Peeples et al v. Detroit, City of et al
OPINION AND ORDER Denying 142 Motion to Amend/Correct. Signed by District Judge Sean F. Cox. (JMcC)
UNITED STATES DISTRICT COURT
EASTERN DISTRICT OF MICHIGAN
Erick Peeples, et al.,
Civil Action No. 13-13858
City of Detroit, et al.,
Sean F. Cox
United States District Court Judge
OPINION & ORDER DENYING
PLAINTIFFS’ MOTION TO ALTER AND AMEND (ECF NO. 142)
On February 4, 2019, this Court issued an Opinion and Order granting Defendant’s postremand summary judgment motion. The matter is currently before the Court on Plaintiffs’
motion asking the Court to alter or amend the judgment. The motion has been fully briefed by
the parties and the Court concludes that oral argument would not aid the decisional process. The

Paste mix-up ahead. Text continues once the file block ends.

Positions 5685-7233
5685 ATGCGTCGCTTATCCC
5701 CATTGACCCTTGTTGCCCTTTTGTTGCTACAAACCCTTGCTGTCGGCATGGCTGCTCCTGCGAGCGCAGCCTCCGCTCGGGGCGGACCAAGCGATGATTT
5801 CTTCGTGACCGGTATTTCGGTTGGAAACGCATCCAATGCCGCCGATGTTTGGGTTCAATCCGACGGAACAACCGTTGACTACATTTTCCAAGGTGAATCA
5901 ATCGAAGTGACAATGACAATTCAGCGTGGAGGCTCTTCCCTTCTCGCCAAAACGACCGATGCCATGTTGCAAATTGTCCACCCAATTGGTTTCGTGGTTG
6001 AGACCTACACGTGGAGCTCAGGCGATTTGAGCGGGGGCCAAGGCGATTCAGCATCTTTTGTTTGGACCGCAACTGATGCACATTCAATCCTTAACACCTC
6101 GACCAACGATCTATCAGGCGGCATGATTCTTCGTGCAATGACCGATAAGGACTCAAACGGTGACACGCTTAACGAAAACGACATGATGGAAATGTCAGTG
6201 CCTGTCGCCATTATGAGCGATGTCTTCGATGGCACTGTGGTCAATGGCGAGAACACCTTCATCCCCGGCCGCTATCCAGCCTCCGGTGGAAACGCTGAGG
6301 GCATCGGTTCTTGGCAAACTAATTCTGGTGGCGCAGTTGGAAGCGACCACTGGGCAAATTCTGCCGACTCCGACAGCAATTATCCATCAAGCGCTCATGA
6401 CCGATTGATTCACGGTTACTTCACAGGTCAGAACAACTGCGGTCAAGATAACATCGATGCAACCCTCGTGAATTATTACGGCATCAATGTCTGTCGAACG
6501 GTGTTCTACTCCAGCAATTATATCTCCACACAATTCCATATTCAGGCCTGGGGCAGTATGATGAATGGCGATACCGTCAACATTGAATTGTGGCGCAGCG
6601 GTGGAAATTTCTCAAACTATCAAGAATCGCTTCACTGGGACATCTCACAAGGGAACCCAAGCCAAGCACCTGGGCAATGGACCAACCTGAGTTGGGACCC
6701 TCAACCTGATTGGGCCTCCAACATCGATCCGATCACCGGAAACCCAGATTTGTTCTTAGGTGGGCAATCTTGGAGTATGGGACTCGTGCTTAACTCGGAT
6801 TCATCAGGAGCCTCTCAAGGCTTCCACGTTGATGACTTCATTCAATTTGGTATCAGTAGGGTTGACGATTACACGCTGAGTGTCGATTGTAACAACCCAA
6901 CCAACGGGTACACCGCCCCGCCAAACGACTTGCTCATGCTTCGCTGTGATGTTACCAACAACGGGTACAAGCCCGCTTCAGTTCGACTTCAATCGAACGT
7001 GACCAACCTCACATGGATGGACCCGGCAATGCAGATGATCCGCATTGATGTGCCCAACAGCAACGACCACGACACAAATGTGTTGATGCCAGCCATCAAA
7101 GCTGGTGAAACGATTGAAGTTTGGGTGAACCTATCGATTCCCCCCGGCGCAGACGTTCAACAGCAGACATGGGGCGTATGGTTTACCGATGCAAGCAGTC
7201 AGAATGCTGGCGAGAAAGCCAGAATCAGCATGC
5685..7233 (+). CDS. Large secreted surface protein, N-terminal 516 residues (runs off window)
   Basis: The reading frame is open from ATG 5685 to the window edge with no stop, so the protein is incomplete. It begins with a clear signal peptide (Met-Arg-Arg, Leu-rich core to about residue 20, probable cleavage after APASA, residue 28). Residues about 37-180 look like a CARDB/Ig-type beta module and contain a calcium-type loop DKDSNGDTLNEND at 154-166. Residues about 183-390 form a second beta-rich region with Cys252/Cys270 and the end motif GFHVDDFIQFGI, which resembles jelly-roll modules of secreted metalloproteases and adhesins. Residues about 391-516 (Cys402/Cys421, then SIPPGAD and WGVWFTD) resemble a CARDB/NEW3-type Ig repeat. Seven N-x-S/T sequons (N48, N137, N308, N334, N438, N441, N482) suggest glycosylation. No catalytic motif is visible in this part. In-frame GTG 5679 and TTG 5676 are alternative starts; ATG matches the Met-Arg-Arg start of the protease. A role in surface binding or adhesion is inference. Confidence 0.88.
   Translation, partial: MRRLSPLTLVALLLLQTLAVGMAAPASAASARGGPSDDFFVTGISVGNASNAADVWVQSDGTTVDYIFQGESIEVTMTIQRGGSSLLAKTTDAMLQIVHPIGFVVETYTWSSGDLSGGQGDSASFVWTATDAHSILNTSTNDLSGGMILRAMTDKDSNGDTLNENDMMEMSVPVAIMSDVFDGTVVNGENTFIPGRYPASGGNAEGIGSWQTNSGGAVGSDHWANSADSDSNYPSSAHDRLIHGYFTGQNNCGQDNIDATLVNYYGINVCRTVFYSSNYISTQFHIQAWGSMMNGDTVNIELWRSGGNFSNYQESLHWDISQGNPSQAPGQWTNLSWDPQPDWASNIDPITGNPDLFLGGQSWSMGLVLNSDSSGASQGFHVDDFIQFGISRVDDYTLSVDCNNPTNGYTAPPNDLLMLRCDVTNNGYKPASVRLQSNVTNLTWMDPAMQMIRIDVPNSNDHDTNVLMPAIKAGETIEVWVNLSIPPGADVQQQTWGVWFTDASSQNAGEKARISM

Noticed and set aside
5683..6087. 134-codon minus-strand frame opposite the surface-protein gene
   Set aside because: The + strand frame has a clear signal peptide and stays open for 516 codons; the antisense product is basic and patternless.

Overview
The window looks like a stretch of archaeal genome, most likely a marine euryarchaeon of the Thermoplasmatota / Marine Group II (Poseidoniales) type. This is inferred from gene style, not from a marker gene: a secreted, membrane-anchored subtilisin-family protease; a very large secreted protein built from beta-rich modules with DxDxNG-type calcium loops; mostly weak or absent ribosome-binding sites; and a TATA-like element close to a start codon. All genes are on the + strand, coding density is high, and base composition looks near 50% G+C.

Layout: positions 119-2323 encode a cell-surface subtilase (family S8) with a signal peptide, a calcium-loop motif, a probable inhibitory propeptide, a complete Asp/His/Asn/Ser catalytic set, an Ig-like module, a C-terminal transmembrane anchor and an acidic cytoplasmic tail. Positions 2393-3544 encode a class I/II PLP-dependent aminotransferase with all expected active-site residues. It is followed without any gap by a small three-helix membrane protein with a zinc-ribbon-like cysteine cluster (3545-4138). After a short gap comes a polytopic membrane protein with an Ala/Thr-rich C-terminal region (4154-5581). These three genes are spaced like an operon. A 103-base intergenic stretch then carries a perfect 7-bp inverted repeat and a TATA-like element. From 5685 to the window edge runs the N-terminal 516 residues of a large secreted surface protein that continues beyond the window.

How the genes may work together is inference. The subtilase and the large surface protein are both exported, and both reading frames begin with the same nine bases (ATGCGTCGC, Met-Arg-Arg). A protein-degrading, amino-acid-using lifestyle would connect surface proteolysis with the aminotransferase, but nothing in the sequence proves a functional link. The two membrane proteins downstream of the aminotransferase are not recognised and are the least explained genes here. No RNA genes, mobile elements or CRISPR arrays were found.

Court therefore orders that the motion will be decided without oral argument. Local Rule
7.1(f)(2). As explained below, the Court shall DENY the motion for lack of merit.
Plaintiffs are eleven firefighters who were laid off by the City of Detroit during a
reduction in force. Plaintiffs were recalled to work 80 days after being laid off and their labor
union successfully grieved their layoffs, securing a settlement under which the City agreed to a
“make-whole” award of backpay for each Plaintiff. Plaintiffs then filed this action, asserting
Title VII race discrimination claims against the City and their Union.
This Court previously granted summary judgment in favor of both the City and the
Union. As to the City’s motion, this Court concluded that Plaintiffs failed to present direct
evidence to support their claims and that they also failed to establish a prima facie case under the
circumstantial evidence approach, which includes a heightened burden in this reduction-in-force
case. (ECF No. 136 at 2). As to the Union’s motion, this Court granted summary judgment in